Whole-life management from design to long-term maintenance

Eight years ago Amey, a leading infrastructure asset management company, spotted a gap in the market and bolstered their business with the acquisition of engineering consultancy Owen Williams.

Amey has since become one of the fastest growing consultancies in the UK bringing together professional services capability with the company’s contracting and maintenance services to provide a fully integrated offering that’s overlaid at every stage with asset management expertise. The company now employs more than 3,000 consultants who work closely with the rest of the business.

The company, which turns over £2.3 billion annually and employs 21,000 people, was one of the first to pioneer this new concept of “whole-life” or “end-to-end” asset management, and is now championing and operating it globally.

Traditionally, asset management involved one company scoping out the infrastructure requirement, another one designing it – be it a bridge, road, school or power station – and yet another managing and maintaining it over the rest of its lifetime. This fragmented approach significantly increased costs and the potential for errors.

Today Amey offers whole-life or end-to-end asset management to service its clients in a seamless, cost-effective way.

“We realised that we could not only help our customers to manage their assets in line with their constrained budgets, but help clients make more informed decisions about future investment into assets, ensuring they are designed with long-term maintenance in mind,” says Amey chief executive Mel Ewell.

This approach means that consideration of investment into the asset life cycle forms an integral part of the process, rather than something which is only addressed as assets begin to deteriorate.

Andy Milner, who heads up the drive for Amey’s whole-life asset management capability, explains: “We help our clients to understand their infrastructure in even greater depth so that they can make really smart long-term decisions. We support them at every stage from strategy and risk, through to decision-making, design, delivery and then maintenance. Our unique approach is one thing that stands us apart from others, by understanding the whole process of managing an asset.”

Amey offers whole-life or end-to-end asset management to service its clients in a seamless, cost-effective way

Last year, Amey continued to expand the scope of its services through the acquisition of Enterprise, a leading provider of waste, utilities, infrastructure and social housing services in the UK. The acquisition was pivotal for the marketplace, creating a business with the breadth and depth of service to respond to today’s market dynamics, more comprehensively and cost effectively.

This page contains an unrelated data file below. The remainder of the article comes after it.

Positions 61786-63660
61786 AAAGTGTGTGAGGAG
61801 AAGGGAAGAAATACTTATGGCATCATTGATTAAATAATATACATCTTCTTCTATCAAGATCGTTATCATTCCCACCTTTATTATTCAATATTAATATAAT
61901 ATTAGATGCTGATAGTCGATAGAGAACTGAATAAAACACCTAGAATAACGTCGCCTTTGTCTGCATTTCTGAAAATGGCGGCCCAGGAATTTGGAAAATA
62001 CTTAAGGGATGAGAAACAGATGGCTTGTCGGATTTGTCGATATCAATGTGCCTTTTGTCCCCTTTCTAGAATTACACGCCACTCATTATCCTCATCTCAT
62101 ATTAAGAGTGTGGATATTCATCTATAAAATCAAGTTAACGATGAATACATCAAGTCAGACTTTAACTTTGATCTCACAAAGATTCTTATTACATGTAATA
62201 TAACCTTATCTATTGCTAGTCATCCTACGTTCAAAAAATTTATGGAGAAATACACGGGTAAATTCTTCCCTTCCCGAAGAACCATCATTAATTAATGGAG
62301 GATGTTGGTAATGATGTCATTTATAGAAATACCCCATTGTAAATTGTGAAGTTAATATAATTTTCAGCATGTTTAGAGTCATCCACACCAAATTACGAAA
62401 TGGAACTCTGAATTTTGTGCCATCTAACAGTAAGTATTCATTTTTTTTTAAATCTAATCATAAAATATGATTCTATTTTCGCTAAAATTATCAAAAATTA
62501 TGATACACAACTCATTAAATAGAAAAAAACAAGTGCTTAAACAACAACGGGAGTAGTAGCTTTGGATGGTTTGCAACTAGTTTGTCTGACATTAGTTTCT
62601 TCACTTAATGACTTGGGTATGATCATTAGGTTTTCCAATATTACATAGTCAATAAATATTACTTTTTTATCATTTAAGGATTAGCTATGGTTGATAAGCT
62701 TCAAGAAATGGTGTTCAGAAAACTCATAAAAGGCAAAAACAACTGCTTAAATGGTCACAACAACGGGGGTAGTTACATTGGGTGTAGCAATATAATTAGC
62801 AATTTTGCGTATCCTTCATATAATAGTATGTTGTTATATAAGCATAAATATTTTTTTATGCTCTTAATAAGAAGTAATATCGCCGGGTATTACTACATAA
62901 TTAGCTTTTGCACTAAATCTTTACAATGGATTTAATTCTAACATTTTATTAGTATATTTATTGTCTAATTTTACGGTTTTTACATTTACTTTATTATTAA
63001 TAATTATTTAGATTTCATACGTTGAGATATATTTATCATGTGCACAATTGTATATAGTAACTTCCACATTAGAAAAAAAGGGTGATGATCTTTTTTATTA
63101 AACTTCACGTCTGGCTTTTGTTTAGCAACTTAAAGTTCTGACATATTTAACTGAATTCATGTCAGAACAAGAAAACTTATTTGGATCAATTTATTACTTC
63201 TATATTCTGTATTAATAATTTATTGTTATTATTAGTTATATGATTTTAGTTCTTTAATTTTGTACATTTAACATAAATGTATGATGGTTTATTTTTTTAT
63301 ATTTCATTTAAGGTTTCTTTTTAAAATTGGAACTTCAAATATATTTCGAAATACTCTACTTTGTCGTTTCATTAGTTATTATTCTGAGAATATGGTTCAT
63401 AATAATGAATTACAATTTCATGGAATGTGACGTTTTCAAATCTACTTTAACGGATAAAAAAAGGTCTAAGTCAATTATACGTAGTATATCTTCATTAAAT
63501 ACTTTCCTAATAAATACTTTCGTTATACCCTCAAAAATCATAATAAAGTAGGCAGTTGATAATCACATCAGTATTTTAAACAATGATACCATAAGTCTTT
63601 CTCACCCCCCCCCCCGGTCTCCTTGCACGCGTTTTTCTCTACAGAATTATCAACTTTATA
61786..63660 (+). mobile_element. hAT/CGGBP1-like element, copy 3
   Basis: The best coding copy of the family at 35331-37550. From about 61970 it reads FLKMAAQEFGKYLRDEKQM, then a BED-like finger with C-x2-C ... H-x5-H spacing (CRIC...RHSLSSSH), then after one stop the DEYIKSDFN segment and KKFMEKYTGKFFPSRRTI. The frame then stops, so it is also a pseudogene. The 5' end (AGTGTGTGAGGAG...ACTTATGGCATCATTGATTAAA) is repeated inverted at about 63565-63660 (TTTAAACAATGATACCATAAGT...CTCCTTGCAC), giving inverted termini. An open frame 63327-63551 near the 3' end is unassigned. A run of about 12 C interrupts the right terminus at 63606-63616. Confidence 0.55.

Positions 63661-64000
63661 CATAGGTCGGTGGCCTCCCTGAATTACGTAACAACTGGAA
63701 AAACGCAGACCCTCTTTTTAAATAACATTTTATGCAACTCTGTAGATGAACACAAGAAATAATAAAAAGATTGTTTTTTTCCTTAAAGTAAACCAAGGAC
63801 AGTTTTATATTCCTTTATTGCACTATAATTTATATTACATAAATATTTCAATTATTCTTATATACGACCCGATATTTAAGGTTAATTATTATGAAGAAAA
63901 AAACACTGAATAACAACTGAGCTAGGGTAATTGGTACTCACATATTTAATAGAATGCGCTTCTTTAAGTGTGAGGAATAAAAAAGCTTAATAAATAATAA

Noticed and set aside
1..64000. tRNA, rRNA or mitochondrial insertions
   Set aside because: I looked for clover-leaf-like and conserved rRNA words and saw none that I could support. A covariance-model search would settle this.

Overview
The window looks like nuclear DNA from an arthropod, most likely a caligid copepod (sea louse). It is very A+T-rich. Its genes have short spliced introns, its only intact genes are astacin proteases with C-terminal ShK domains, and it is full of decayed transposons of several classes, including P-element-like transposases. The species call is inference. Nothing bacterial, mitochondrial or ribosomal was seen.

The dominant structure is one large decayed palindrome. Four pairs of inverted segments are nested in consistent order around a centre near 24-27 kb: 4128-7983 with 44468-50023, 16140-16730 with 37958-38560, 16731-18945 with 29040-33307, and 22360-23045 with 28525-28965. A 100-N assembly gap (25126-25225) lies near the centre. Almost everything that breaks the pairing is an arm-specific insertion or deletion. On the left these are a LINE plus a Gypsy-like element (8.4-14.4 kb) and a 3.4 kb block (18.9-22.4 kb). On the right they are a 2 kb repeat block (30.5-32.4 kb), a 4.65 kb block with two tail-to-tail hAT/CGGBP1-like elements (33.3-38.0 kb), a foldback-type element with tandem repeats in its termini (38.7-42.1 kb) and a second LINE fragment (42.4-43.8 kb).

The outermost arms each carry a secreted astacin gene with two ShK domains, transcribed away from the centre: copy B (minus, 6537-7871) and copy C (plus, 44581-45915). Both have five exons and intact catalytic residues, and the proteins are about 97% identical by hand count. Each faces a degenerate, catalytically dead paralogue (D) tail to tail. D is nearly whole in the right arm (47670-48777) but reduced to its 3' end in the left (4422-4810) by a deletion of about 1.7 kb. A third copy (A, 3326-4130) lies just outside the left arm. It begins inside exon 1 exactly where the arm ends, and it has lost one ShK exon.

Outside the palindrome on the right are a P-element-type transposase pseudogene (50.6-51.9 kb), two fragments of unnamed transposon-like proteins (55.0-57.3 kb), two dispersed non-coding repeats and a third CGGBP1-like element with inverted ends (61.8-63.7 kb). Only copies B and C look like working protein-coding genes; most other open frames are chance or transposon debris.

“Enterprise was a strategic fit with Amey as we offered services across complementary markets such as transport, waste and facilities management,” says Mr Ewell. “We brought our knowledge and experience in whole-life asset management to new sectors like utilities, offering clients cost-savings and a seamless end-to-end service, through a single provider.

“There’s also a huge geographical advantage as we now have a presence in almost every area of the UK.”

Amey’s end-to-end asset management process is, therefore, not only being applied in new markets in the UK, such as utilities, but is being expanded internationally in the Middle East, the United States and Australia.

The Amey team in the UK is now championing asset management around the world through establishing Ferrovial’s Asset Management Centre of Excellence. Amey’s parent company Ferrovial is one of the world’s leading infrastructure management and investment companies.

“As a growing business the immediate challenge we face is finding talented people who can look after every aspect of an asset’s life from design through to maintenance,” says Mr Ewell. “We’re looking to create another 6,000 to 7,000 roles over the next few years across the UK and internationally. It’s an ambitious target, but I believe that the talent is out there, and we’re ready to recruit and develop it for the benefit of our clients around the world.”



In December 2011, the Hammersmith Flyover was closed following safety concerns. Investigations by Amey revealed corrosion of the steel tendons was worse than previously thought and that in some places entire cables had disintegrated.

The company was involved throughout the repair process. The pressure was on – the flyover had to be ready for the London Olympics in August 2012. Working closely with Transport for London, Amey developed supports that could be retrofitted to the structure so that the traffic could continue to flow. The collaborative approach adopted by Amey and their supply-chain partners created a culture where innovation and ideas were welcomed from every level of the business.

Amey had early involvement with the contractor so the project team could get a head-start while designs were still being refined. Meanwhile, also as part of the integrated process, Amey teams at their International Design Hub in Birmingham were analysing detailed research and developing exactly the right support mechanisms for the flyover.

The whole process took less than 23 weeks instead of the 18 months to two years that such a project would normally require.

Amey is the only company in its sector to hold Investors in People Champion status, and is currently recruiting for roles, including principal commercial managers, project managers (highways design and operations), principal civil engineers, senior civil engineers and water mechanical engineers.